The Tata way
‘Why wasn’t TCS floated during the IT boom?’
This has been a common question asked by analysts, investors and market-watchers for nearly two decades. The reasons exemplify the Tata way of business. In May 2004, the NDA government lost the elections. The BSE Sensex nosedived from an all-time high of 6,250 to 4,300. In an unfavourable milieu, TCS decided to go public in June 2004. In 2003, TCS had already become India’s first billion-dollar software firm.
Though a much-awaited
IPO, its timing raised apprehensions among investors and analysts. Half a decade earlier, in the penultimate year of the 20th century, when valuation of IT stocks was skyrocketing, it was the best time to float TCS as an independent company that was operating until then as a division of Tata Sons. The promise of the opportunity on hand could be understood from the fact that a single e-commerce company such as Amazon with a few thousands on its payroll commanded a greater market capitalisation than the entire US steel industry that had a million employees.
There was a lot of pressure from corporate watchers and market analysts on Tata Sons to consider listing TCS in those years. They even provided the kind of valuation TCS enjoyed. For example, Credit Suisse First Boston had valued TCS at $20.7 billion (₹97,000 crore). In the mid-1990s, the capitalisation of the five or six biggest Tata companies was about ₹20,000 crore. If Tata Sons considered this option and monetised a relatively small percentage of the TCS stock after it went public, it could take every single listed Tata stock in India, including Tata Steel, Tata Motors, Tata Chemicals and Tata Power. Most Tata companies could also become debtfree. This was also one of the priority areas identified by Ratan Tata. Then why didn’t the Tatas exploit the opportunity?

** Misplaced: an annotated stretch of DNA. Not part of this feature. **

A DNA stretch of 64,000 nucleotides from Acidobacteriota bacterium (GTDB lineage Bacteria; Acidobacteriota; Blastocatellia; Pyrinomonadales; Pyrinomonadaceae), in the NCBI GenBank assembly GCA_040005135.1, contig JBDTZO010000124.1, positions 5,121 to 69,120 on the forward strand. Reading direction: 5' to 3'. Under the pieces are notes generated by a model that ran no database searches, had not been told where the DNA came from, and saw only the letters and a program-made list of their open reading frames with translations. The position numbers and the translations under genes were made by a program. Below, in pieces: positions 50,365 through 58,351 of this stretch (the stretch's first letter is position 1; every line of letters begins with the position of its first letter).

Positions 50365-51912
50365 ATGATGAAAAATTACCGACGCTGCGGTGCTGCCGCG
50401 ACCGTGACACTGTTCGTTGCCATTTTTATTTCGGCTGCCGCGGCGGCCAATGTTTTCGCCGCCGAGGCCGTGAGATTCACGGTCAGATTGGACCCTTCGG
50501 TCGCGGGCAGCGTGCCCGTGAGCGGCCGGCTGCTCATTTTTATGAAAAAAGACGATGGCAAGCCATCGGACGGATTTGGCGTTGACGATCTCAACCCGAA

Mukund Rajan, then chief sustainability and group ethics officer, recalled that NA Soonawala, then Vice-Chairman at Tata Sons, had shared some of these observations with chairman Ratan Tata and the benefits it would generate for Tata Sons. However, Ratan Tata turned it down: “We all recognise that there is an IT bubble that is being built up. We can certainly list TCS and get a ridiculous valuation; but three-four years down the line, after the bubble has burst and shareholders are still holding our stock, what they receive as dividends is in no way going to compensate them for the investment they would have made. They will remember that and hold it against us. As promoters, we cannot exploit the market because of a short-term situation.”
His stance was a classic example of what the famous US footballer Curtis Martin once said: ‘Never let a short-term desire get in the way of a long-term goal.’ The listing could have created billions for the group but would have eventually erased the hard-earned money of millions of shareholders who had faith in the Tatas.
The decision underscored the Tatas’ priority to serve shareholder interests over group interests. In 2004, when the decision for listing TCS was made, Tata Sons being the promoters of the issue agreed to retain 82.69 per cent stake in the newly formed Tata Consultancy Services Ltd. In June-July 2004, the ₹5000-crore TCS IPO emerged as the biggest IPO in India and the secondlargest tech IPO in Asia. At the time of opening for trading, it created a record by commanding a premium of 41 per cent and was oversubscribed 7.7 times.
With permission from Penguin Random House India